Collaboration key to ‘MRF of the future’

The commercial business director at Coventry city council says “collaboration” will be key to councils finding solutions for their recyclable materials in the future. 

The Coventry MRF will feature 14 SamurAI sorting robots provided by Machinex

Grant McKelvie spoke at the final session of the Local Authority Recycling Advisory Committee’s (LARAC) annual conference on 8 October on the development of Sherbourne Recycling’s in-house materials recycling facility (MRF) in Coventry. 

Sherbourne Recycling is a local authority-owned company established by Coventry and seven other councils to oversee the construction and operation of the 175,000 tonnes-per-year capacity MRF, which is set to open in 2023 (see letsrecycle.com story). 

“This is a project born out of eight local authorities coming together to deliver a better solution for our recyclate,” Mr McKelvie said. “If you’re going to hold all the risk, why not hold the benefits?” 

At the MRF, Mr McKelvie said, quality would be more important than quantity of throughput. As the project is run by local authorities, it is able to focus on the quality of the output rather than maximising profits. 

Grant McKelvie, commercial business director at Coventry city council

‘MRF of the future’

The “advanced” MRF has a “sophisticated AI core”, Mr McKelvie said, involving 14 robots. It is to be run on renewable energy and will be able to react to future challenges.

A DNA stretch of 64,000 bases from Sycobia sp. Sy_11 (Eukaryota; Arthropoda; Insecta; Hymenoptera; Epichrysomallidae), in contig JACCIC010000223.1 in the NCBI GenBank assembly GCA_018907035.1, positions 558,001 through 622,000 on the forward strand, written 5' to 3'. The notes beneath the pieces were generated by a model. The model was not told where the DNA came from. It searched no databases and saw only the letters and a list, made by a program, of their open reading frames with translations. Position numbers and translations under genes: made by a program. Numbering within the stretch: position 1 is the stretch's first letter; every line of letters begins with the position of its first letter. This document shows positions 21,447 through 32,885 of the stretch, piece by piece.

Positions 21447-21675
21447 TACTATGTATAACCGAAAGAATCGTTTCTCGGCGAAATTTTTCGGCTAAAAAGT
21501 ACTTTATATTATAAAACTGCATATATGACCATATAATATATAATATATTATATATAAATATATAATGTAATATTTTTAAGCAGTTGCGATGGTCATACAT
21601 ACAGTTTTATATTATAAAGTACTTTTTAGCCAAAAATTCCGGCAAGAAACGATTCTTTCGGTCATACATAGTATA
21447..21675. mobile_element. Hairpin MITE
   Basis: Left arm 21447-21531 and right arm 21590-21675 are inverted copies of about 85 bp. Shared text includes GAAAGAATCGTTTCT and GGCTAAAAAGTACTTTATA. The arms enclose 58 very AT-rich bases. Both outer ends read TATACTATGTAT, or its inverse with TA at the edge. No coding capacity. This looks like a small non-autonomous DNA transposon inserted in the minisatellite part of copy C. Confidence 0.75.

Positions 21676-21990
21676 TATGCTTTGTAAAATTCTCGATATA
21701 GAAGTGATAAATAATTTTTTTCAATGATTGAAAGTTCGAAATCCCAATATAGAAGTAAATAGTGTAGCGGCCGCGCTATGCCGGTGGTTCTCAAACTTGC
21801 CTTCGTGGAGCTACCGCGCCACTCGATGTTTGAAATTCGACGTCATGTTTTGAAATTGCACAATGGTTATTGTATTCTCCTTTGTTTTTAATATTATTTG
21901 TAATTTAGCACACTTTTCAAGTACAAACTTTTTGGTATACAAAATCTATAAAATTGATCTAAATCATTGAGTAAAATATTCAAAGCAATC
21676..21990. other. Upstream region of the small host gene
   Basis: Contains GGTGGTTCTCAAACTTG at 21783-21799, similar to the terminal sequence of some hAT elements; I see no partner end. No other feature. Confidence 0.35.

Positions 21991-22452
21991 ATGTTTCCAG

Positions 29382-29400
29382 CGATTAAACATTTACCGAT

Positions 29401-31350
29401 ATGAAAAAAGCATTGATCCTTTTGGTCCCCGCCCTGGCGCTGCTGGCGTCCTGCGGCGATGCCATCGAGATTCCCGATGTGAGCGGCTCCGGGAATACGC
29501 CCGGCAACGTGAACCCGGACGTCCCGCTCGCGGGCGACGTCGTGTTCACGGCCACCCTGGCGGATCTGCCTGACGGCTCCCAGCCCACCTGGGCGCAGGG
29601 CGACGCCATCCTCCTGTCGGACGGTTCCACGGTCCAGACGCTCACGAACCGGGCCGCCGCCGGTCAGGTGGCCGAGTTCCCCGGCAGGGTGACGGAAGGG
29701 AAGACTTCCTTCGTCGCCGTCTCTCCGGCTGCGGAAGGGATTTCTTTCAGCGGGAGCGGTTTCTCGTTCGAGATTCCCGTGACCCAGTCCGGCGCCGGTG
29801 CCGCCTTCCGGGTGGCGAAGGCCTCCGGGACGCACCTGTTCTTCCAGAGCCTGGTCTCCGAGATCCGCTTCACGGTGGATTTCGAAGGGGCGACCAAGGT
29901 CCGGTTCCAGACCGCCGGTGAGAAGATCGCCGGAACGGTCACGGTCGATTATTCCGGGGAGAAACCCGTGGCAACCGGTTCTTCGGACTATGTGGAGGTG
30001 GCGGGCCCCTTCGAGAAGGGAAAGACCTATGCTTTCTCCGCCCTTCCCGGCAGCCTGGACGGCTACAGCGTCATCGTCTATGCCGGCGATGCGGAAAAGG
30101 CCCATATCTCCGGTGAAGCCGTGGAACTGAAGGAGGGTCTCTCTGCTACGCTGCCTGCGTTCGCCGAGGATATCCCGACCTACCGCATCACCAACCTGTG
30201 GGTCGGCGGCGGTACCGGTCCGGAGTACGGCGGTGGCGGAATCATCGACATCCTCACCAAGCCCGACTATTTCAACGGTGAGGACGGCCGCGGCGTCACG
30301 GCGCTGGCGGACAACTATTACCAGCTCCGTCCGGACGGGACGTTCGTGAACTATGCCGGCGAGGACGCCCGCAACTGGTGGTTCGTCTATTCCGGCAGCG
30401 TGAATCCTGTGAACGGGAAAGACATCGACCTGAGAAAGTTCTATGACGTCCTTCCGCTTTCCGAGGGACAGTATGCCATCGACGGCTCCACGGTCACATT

Mr McKelvie said: “A MRF of the future starts by a local authority looking at what they want to achieve and then looking over their borders to see what synergies there are.” 

He added that Sherbourne Recycling was keen to explore opportunities to work with other local authorities. 

Waste processing  

Also speaking at the session was Ali Kemp, technical director at Wardell Armstrong, who spoke about the future of waste processing.  

Ali Kemp, technical director at Wardell Armstrong

Ms Kemp highlighted that it was important not to think about waste processing “in isolation” but to consider it with a range of other factors. 

Unless the sector does this, she warned, the system will not be comprehensive. 

She said: “You can’t think about waste processing in isolation, it depends on loads of other factors, for example, the collection of material. And of course and you can’t design a facility without thinking about the ouput. It’s a very integrated system.”  

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